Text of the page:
Updated: Oct 22, 2020
School Climate and Trauma-Informed Education practices should work together to assist the needs of all students. Section 1 will discuss school climate and the impact of school environments; Section 2 will define traumatic events and the role of Trauma-Informed Education; Section 3 will include a first-person narrative explaining educators' role in disrupting the school as an incubator of trauma. In Black and Brown communities, schools must acknowledge schools' role and history as incubators of trauma. A school climate that does not recognize the levels of harm that have systemically occurred across generations will be unable to move forward to assist the most marginalized. Only in the moment of acknowledgment can the community begin to heal. The school must engage in real trauma-informed education practices that are both reflective and reflexive. A reflective and reflexive school examines its role in causing harm and begins implementation strategies to mitigate the school as traumatic.
The National School Climate Center (NSCC) defines school climate as "the quality and character of school life. School climate is based on patterns of students', parents' and school personnel's experiences of school life and reflects norms, goals, values, interpersonal relationship, teaching and learning practices, and organizational structures" (“School Climate,” 2020). A healthy school climate is a partnership between school leadership and all parties outlined by the NSCC to sustain a school that works for the local community. NSCC continues to explain that "A sustainable, positive school climate fosters youth development and learning necessary for a productive, contributing and satisfying life in a democratic society" (“School Climate,” 2020). School climate is about nurturing the community, the student, and uplifting a democratic society. Historically the democratic process of the United States has inflicted and continues to inflict trauma on the lives of Black and Brown peoples. Students turn on the news today and see repeated examples of how the democratic process supports, uplifts, and provides justice for their white counterparts, such as the recent murders of George Floyd and Breonna Taylor.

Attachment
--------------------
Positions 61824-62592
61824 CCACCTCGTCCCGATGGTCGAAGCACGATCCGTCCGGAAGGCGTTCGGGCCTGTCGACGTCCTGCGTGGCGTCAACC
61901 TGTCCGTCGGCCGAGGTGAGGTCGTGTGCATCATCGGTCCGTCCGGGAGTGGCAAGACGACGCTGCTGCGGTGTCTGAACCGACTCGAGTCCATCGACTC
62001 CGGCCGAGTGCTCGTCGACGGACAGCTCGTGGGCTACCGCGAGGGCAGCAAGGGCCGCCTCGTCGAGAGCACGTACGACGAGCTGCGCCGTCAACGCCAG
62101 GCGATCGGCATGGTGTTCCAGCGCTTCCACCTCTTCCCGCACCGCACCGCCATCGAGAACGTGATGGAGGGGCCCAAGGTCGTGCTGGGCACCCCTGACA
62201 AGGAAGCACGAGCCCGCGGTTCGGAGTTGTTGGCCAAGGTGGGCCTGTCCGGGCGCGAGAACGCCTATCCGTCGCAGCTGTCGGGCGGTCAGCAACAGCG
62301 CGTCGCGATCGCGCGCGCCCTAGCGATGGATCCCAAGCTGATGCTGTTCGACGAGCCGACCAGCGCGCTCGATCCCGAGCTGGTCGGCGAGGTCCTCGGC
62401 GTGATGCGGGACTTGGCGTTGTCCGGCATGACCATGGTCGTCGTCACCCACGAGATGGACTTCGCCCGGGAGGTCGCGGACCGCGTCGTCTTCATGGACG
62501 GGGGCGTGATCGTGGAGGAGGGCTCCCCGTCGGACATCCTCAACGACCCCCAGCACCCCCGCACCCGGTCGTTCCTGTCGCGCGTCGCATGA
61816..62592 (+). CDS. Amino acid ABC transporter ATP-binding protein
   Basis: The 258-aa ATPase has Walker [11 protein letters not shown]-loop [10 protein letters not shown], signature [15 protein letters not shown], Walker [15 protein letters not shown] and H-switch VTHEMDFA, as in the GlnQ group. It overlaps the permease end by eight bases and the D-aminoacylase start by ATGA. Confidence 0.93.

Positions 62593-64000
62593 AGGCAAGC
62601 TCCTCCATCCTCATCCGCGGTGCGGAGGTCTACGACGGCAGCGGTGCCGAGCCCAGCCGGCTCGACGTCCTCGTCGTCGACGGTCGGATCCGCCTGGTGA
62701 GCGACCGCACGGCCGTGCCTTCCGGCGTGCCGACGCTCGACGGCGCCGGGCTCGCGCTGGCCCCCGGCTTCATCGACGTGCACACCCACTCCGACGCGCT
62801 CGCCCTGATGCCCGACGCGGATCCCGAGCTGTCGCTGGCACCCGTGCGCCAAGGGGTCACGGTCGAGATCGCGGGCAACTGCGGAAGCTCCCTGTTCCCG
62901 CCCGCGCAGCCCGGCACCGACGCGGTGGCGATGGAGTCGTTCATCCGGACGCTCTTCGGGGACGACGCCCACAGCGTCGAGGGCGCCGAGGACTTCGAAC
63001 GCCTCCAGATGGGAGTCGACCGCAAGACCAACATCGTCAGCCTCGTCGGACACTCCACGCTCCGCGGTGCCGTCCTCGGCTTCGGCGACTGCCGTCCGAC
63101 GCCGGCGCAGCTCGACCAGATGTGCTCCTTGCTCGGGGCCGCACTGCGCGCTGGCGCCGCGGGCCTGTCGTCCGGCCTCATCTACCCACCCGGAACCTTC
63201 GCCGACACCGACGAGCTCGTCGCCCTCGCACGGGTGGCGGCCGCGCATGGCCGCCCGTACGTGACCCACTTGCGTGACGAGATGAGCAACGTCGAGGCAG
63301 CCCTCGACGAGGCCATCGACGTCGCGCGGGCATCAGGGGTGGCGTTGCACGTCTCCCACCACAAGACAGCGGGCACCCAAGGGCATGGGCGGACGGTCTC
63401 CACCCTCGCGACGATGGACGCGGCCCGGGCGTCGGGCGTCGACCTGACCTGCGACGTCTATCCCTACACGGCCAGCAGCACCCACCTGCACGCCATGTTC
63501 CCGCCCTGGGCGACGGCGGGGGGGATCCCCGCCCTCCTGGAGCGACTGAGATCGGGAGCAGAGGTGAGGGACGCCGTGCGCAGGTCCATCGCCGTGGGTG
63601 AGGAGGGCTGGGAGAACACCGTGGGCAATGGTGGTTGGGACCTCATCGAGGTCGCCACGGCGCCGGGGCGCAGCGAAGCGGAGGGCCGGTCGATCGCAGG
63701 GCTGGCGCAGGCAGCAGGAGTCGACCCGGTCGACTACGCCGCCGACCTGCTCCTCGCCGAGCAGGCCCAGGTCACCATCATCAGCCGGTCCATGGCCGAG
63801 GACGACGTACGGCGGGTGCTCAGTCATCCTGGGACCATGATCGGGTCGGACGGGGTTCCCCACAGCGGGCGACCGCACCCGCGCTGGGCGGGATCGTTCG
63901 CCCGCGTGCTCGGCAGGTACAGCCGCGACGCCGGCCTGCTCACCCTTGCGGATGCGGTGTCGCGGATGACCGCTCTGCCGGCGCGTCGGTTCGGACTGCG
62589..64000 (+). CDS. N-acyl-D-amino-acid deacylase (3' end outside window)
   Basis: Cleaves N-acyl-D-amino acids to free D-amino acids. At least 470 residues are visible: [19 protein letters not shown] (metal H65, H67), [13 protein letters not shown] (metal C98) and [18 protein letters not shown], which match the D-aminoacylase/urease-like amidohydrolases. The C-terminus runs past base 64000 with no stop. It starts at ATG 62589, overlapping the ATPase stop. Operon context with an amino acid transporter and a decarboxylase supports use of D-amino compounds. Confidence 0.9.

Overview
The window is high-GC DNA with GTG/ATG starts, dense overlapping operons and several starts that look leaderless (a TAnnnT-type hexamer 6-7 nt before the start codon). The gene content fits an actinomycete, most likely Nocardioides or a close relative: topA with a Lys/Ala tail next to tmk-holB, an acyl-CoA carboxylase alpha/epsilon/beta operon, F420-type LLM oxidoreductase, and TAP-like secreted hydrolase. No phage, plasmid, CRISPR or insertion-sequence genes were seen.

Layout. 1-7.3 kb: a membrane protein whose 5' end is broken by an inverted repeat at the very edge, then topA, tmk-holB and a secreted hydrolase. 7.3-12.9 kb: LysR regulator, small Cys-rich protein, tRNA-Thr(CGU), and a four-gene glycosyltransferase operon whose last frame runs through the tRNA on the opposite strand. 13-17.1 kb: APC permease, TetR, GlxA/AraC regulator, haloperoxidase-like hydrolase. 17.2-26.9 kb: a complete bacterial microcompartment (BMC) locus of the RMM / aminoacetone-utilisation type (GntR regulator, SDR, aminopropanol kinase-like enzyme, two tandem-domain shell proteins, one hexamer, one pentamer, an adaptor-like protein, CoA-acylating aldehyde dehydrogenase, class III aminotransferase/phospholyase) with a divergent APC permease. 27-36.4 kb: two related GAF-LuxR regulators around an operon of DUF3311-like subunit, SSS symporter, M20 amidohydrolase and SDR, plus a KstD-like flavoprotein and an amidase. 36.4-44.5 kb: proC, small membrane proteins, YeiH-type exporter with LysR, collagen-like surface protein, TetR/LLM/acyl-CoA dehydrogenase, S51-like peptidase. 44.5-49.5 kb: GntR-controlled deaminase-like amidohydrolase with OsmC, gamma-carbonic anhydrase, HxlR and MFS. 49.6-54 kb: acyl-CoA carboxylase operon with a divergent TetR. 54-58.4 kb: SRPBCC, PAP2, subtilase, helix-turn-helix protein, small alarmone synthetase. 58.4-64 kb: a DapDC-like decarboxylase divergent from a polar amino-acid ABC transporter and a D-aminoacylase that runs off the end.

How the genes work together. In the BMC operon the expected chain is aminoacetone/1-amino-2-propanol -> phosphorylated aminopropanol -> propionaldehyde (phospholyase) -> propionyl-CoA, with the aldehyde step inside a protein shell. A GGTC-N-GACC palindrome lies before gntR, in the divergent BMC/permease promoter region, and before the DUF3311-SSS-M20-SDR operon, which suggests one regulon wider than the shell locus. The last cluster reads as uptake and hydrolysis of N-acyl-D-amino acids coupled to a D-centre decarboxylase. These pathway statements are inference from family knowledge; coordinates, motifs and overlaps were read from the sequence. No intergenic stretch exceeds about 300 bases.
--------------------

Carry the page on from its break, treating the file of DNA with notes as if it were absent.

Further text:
The National Child Traumatic Stress Network (NCTSN) explains: